There are statistics and reports I could cite, but I am not going to. But, just look around. How many people write in cursive?
From School to a Second Attempt
I learned cursive in school. I started in an early grade, I forget which, and I wrote in cursive for most of my school time and a little after. I wrote very fast, and ready it very little. This is a good thing, because my handwriting was (and is) very hard to read. As an adult in school, I stopped taking notes at all because throughout my time in school, I took notes, but never actually consulted them because I never needed to. The act of taking notes was possibly a form of reinforcement and it was sufficient for me or perhaps even unnecessary.
In the first years of schooling, I learned to write in block letters and then after learning that, we immediately went to cursive in the next grade. In middle school, we had a typing class (using what I now recognise as IBM Selectrics) which emphasized proper typing and touch typing, but we never had access to the typewriters outside of class and the class's drills. It did very little to teach us the skill of touch typing except in theory. Whereas we were expected to write with pens (pencils, but I strongly preferred pens because they had more fine tips and did not smudge) on nearly all occasions. One would think such frequent practice would lead to mastery of the skill. After high school, I eventually bought my first computer and mastered touch typing in quite a short time because I stuck to the principles I had learned in that typing class and I like to do things properly. After that, I stuck to the keyboard in all things and gave up writing in cursive because the times I wrote with a pen did not require speed but legibility.
I hear now that many schools have given up cursive to focus on more important skills. Many bemoan this. I wonder why? Yes, we learned cursive, but the purpose of cursive was not to be graceful writing, but to compensate for the deficiencies of pens. All writing systems have abbreviated quick forms. Ancient Egyptians had cursive hieroglyphs. The Chinese had and have cursive characters. Even Arabic has shorter forms. The Romans had unjoined cursive forms as well as the Roman forms we know and use now. And of course all the languages which use the Latin script have cursive forms. Why? Because we needed a way to write quickly and still have some sort of legibility. For publication, humans have stuck to the more distinct and legible forms. Cursive is essentially a shortcut for using pens without having to resort to shorthand systems.
Writing with a pen is uncomfortable for me. I thought it was due to improper training and practice. After adulthood, I tried to relearn cursive so I could at least use it well and comfortably. But I could not learn. In fact, it was very uncomfortable (nearly painful) and frustrating. I tried calligraphy, relearning cursive, and relearning another cursive script distinct from what I had learned previously. I could do it, but I could not do it fluently. I was essentially painstakingly drawing the forms, which defeated the purpose of writing. Why could I not use this skill even with deliberate effort? I could learn Dvorak to touch type within hours and have retained the skill with no practice (because I have not reached the high speed to which I am accustomed, I rarely use Dvorak, but when I do, my speed goes up slightly, so I'm sure if I put the effort into using it for longer periods, my speed would improve much faster, but that is actually hard, especially since I write productively).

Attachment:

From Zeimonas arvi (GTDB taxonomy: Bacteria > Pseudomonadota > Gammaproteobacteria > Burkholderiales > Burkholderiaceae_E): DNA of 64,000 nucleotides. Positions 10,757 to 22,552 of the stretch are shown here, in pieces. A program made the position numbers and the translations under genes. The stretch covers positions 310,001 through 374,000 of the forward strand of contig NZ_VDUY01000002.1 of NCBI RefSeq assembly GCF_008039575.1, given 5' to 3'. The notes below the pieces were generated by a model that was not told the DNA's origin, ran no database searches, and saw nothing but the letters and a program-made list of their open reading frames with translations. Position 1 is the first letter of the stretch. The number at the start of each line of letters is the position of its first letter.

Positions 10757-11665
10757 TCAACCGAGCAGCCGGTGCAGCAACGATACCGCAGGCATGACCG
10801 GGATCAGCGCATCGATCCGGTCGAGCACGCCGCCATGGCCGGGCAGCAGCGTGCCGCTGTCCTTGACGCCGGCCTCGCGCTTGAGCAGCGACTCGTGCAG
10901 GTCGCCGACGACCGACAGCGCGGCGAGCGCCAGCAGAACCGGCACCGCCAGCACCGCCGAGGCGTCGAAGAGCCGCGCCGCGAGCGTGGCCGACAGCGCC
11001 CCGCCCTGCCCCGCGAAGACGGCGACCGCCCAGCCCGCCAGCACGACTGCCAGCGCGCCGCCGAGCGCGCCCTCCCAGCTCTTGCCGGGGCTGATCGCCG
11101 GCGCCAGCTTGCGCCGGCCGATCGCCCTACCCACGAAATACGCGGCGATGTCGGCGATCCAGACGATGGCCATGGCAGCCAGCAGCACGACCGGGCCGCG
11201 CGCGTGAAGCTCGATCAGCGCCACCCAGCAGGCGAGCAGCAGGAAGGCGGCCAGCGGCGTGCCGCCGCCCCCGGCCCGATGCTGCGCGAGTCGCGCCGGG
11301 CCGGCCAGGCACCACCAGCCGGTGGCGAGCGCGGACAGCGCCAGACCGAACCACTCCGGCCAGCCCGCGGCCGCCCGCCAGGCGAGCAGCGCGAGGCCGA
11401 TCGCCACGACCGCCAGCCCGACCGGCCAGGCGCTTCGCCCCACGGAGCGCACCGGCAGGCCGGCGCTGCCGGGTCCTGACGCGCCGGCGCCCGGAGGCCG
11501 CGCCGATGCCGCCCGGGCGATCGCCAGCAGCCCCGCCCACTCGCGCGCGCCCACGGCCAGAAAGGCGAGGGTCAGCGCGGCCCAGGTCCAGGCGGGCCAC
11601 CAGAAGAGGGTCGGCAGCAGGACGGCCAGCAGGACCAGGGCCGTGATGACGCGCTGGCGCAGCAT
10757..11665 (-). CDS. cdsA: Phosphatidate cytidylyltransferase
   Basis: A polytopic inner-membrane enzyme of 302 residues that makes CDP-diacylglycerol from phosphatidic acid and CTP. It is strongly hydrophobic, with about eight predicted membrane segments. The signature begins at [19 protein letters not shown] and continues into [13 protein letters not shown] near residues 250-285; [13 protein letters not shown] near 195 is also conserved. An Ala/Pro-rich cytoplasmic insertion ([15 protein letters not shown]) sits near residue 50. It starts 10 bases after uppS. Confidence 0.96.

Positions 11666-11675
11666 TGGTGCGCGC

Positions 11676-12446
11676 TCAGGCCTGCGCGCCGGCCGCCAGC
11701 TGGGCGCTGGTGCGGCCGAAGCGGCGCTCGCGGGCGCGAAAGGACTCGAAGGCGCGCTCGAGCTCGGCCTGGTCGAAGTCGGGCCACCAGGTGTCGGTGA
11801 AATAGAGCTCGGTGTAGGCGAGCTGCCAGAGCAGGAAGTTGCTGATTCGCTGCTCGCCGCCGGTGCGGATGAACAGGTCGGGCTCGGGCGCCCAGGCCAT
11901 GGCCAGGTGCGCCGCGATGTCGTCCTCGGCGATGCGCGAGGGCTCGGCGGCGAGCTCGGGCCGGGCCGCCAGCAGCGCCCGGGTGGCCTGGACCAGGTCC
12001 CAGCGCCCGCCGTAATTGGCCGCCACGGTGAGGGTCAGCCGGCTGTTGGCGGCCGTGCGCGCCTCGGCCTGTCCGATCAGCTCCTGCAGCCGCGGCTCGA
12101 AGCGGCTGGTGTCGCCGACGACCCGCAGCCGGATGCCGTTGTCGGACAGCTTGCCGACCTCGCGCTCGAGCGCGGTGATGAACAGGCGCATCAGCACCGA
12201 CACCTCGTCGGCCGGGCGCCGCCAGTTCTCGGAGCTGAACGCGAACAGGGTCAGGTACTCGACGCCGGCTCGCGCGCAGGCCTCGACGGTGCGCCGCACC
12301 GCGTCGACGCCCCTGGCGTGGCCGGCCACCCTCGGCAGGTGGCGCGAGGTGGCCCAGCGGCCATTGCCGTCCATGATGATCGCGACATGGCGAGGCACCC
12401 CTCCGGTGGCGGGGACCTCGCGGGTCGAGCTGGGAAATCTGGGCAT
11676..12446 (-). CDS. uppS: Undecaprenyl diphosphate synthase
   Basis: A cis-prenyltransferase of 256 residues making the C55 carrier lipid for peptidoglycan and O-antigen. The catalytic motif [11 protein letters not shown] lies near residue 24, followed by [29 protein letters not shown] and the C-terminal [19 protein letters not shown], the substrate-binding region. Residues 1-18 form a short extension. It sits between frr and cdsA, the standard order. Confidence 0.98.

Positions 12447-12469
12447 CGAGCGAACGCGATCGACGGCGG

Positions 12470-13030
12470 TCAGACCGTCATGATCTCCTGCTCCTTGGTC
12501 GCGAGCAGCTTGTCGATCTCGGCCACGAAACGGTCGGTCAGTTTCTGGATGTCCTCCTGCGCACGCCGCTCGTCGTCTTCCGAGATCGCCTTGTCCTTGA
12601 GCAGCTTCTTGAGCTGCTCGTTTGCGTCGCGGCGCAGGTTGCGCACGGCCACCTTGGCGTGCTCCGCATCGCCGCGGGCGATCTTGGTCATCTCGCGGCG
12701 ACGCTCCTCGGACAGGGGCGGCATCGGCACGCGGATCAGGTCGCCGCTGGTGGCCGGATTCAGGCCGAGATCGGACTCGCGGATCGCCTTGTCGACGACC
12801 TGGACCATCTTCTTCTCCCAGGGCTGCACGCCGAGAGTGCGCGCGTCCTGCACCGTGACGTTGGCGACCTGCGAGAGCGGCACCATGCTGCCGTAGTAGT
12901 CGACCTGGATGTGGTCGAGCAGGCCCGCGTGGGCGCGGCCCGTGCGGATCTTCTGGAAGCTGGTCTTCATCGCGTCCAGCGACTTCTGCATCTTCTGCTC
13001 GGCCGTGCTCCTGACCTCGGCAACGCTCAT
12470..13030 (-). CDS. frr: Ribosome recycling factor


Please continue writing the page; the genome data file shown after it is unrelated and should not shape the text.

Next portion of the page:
Dysgraphia is like dyslexia, but for the writing. Specifically, it is a difference in the nervous system which is otherwise unnoticed until a specific action is needed. The act of reading and the act of writing is not something that is biologically important. For most of history and in most societies, it would not have been necessary. In our modern age, far removed from the natural condition of humanity, many things are manifest which would not have otherwise been noticed. Dysgraphia, dyslexia, ADD, ADHD, many personality disorders, and the like are all disorders because they cause hardship in the lives of people who have them. Dealing with innate conditions like that is difficult. Does one use drugs or surgery to "fix" what is essentially different and not broken? Does one accomodate them? To what degree is a person who is significantly different have to learn to deal with others versus others having to deal with people who are different?
Those are all questions which are important, but the focus here is cursive writing. We teach it to people who are undeveloped...people who do not have the fine motor skills for using it. Furthermore, it is a measure of intelligence. This is not official, but it is evident that teachers and people rate people with neat handwriting as being more intelligent and given that many tests involve writing, this is unfair. If we are going to have an institutional unfairness like that, we should go by something a little more biologically significant, such as facial symmetry or something. Still unfair, but at least it has some value.
So, for those bemoaning the antiquated skill of cursive writing, does your desire to preserve it include indoctrination of young people, discomfort for many, and lack of utility, and most importantly, to the detriment of the skill of touch typing and reading and writing? We could have classrooms full of people reading and writing without having to worry about the primitive act of scratching a stick on paper, but no, we have people doing drills writing cursive forms which end up becoming butchered in signatures and everything else is "please print".